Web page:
Johns Hopkins Human Rights Advocate Urges WHO Action to Protect Healthcare Workers in Humanitarian Crises

In the media

A Johns Hopkins University scholar, lawyer and human rights advocate is making a final push this week for the decision-making body of the World Health Organization (WHO) to commit formally to documenting attacks on health care workers in conflict zones.

Leonard Rubenstein, JD, LLM, faculty member of the Johns Hopkins Berman Institute of Bioethics, will be at the World Health Assembly’s 65th session in Geneva, Switzerland May 21-26, representing the Safeguarding Health in Conflict coalition. The coalition will urge the Assembly to adopt a resolution passed by the Executive Board of WHO in January that would formalize its leadership in documenting attacks on health facilities, workers, transports and patients in conflict areas. The resolution is expected to come up for a vote May 25 or 26.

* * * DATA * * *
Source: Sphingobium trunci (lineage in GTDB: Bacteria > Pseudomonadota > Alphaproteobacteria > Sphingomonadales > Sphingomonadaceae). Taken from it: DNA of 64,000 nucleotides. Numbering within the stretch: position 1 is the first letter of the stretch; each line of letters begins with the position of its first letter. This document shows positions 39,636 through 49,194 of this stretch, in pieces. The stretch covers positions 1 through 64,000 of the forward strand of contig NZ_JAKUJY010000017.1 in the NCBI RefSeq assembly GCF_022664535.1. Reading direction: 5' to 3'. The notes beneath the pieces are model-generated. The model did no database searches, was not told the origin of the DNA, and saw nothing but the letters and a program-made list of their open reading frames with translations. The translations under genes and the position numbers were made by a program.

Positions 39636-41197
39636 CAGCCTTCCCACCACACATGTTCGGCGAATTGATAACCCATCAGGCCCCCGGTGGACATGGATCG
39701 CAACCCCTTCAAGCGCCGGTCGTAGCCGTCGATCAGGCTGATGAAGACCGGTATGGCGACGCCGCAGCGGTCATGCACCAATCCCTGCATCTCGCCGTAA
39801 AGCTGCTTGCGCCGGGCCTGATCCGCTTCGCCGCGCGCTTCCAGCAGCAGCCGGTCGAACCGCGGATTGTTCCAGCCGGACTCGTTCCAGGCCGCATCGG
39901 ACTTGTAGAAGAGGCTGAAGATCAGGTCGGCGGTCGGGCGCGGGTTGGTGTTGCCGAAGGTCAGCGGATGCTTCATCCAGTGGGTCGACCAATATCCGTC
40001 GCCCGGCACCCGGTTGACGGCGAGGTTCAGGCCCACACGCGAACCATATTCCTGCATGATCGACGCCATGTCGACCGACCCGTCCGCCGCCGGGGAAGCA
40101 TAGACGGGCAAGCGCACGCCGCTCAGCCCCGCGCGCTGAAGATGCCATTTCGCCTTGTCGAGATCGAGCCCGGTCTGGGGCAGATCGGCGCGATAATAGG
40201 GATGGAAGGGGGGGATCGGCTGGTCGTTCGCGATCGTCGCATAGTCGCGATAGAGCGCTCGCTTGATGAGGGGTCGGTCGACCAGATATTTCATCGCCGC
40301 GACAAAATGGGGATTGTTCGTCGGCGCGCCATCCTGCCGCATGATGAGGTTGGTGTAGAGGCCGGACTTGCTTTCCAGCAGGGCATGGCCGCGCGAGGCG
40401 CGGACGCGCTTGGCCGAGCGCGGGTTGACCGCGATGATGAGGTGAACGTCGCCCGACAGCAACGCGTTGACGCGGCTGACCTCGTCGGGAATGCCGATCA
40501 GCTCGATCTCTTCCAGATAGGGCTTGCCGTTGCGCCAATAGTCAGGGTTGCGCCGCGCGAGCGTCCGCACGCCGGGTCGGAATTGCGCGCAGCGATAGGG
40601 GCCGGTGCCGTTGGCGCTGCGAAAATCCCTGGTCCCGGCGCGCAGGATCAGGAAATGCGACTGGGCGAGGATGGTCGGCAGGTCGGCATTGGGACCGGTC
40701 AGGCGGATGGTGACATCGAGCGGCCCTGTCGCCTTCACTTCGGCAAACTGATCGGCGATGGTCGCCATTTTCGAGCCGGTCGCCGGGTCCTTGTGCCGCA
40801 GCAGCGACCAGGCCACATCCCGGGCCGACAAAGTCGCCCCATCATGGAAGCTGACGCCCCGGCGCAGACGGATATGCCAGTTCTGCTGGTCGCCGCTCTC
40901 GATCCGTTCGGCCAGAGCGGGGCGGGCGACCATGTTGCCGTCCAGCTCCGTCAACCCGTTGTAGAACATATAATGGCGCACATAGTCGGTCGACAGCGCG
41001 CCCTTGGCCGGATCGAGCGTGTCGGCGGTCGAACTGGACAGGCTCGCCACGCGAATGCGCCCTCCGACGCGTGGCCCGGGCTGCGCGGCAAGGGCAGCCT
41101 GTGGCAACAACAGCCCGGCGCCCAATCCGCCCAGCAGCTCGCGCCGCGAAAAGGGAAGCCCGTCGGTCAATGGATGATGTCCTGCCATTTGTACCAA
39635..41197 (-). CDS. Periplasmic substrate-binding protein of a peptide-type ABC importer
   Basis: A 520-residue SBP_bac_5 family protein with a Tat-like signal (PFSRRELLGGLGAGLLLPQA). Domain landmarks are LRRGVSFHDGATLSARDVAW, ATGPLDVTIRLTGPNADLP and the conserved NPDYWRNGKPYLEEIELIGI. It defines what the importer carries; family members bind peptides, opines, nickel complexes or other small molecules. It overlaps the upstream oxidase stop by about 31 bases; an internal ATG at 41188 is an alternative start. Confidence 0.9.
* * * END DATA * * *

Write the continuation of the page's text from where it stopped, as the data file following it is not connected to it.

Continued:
“International law requires respect for doctors' and nurses' ethical duty to provide care impartially to all who are in need,” says Rubenstein, also a Senior Scholar at Johns Hopkins’ Center for Public Health and Human Rights. “Collecting data about the frequency and type of attacks on health care workers and facilities is an essential first step toward holding the perpetrators accountable,” Rubenstein says.

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Cross-posted from the Berman Institute of Bioethics.